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Land ownership and women
As in 2018
For centuries, Naga women couldn’t inherit land because of patriarchal customary laws. But a silent revolution has started in Nagaland, and people are writing wills and preparing gift deeds to leave behind the land that they have acquired during their lifetime for their daughters.
“In urban areas of Nagaland it is happening at large scale these days. Parents are transferring ownership of land to daughters, which was earlier unheard of,” says TL Kiusumona Tikhir, additional deputy commissioner of Kohima, also in-charge of the revenue department, which oversees transfer of land.
What is being gifted is acquired land. Ancestral land cannot be sold to members of another tribe or gifted to daughters as they might marry into another tribe and end up reducing the village area, which is unthinkable for a Naga. Acquired land, on the other hand, are in urban settlements and do not affect tribal village boundaries.
Land rights have been a touchy issue in Nagaland for centuries. “For Nagas, land is identity. He belongs to a village and he has his forefathers buried there. Therefore he can never foresake his ancestral village,” says Naga social activist and Tangkhul expert S Varah.
IAS couple Anenla and Bendang Longchari have decided to gift land to their three daughters. “We bought plots of land for our first and third daughters in Kohima and gifted a plot to the second daughter in Dimapur,” says Anenla. But Anenla places education before land when it comes to empowering daughters. “I am the commissioner secretary to the government of Nagaland today because my father gave me the best education,” she adds.
Empowered by education, women are also buying land on their own. “Given the high literacy rate and subsequent growth of women professionals in every field, there is an increasing trend of women buying their own land and property in Naga society today,” says Toshimenla Jamir, HoD sociology at Nagaland University.
With education, also comes awareness. “My father was illiterate and he sent my brother and me to private schools and my six sisters to a government school. But I realised that my sisters must get a share of the property,” says 38-year-old Pinman Konyak from Abhoi town, who has already gifted land to four of his sisters.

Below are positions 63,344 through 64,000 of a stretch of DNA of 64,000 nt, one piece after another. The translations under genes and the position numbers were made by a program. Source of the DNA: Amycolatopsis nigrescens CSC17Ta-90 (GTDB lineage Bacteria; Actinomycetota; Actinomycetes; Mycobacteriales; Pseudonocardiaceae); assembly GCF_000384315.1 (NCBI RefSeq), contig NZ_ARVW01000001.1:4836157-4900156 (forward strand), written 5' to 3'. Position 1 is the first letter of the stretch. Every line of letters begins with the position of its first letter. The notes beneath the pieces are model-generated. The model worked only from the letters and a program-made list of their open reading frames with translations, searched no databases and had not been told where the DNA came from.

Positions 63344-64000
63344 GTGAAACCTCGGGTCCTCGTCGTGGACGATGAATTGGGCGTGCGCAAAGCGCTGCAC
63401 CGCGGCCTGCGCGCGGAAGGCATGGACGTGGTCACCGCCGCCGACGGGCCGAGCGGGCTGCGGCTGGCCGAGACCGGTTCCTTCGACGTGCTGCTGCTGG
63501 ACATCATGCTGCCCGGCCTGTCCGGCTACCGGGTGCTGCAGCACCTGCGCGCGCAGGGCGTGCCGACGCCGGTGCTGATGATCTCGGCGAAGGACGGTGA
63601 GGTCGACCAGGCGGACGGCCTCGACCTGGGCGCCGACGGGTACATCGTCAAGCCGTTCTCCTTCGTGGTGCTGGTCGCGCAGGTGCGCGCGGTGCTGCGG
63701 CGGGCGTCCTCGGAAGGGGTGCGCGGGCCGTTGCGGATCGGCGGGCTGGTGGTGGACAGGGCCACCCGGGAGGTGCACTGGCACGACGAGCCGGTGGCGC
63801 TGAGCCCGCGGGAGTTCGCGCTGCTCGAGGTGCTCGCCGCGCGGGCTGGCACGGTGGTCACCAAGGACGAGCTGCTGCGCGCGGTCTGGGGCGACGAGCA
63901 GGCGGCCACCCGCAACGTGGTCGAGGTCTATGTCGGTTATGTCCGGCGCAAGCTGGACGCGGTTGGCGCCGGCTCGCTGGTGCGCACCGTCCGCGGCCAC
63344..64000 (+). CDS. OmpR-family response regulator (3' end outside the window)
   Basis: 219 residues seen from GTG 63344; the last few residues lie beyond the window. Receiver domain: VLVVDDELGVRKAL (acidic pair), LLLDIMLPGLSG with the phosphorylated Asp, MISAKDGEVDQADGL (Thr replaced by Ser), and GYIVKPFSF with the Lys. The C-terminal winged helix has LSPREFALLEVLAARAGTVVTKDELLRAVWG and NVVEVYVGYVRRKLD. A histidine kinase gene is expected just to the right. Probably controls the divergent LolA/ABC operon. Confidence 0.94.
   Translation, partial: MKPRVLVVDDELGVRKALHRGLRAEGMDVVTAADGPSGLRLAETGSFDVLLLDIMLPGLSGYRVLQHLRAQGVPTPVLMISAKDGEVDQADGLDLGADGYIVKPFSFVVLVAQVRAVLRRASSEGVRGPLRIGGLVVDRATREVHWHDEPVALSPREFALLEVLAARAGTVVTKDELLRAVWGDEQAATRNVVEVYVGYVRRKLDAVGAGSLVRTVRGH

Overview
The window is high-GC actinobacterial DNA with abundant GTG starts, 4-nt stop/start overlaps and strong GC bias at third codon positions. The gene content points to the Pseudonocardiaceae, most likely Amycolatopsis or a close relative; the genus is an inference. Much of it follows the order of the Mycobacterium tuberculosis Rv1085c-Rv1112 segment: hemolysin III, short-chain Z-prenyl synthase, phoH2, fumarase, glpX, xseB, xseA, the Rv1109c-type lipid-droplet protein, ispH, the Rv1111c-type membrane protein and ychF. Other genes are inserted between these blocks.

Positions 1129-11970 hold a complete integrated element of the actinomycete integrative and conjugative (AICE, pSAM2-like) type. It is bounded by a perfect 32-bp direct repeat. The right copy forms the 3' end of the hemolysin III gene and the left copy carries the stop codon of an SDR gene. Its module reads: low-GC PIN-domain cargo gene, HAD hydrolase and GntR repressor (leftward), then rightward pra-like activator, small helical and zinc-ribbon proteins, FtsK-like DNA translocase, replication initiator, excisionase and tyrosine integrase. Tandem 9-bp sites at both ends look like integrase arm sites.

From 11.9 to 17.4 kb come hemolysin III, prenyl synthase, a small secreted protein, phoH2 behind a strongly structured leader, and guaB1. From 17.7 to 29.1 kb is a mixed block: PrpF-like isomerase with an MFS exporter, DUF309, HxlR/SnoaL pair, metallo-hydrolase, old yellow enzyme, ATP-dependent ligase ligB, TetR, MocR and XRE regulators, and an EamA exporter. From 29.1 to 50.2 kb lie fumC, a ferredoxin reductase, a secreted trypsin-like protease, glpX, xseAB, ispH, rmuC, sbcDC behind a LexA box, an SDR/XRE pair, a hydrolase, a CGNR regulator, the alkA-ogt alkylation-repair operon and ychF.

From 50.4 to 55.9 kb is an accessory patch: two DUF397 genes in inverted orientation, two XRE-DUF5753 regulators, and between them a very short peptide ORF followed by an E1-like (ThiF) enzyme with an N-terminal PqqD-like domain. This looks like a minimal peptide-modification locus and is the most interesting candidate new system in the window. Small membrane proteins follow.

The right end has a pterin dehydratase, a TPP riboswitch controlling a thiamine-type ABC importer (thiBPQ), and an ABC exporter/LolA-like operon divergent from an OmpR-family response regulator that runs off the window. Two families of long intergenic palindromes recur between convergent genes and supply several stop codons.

A concerted effort has also begun to move towards an inheritance law in Nagaland that is not biased against women. “We have had detailed meetings with all tribal hohos — the apex decison-making body of Naga tribes — and 15 of the 16 recognised tribes are amenable to the idea of a law facilitating women inherit acquired property of their parents,” says Temsula Ao, chairperson of Nagaland State Commission for Women. Talks are, however, stuck in a limbo after the February 2017 violence over the issue of 33% reservation for women in urban legislative bodies.
“These days, we are getting to hear of increasing number of cases where fathers are transferring land in the name of their daughters,” says Ao. She says that in certain cases where parents have only daughters and fear that relatives might try to usurp the property, they are taking the step of leaving behind wills, unheard of in Nagaland, where most land is still transferred or bequeathed by oral pronouncements.
The Centre not only stands a mute spectator here, but data released by the ministry of health and family welfare creates a smokescreen around this gender injustice. The ministry-released National Family Health Survey 2015-16 says ‘women owning a house and/or land (alone or jointly with others)’ stands at 41% in rural Nagaland and 26% in urban areas of the state. Experts TOI spoke to trashed the data. Email and phone calls by TOI seeking clarification on the data from International Institute for Population Sciences, which conducted the survey, went unanswered.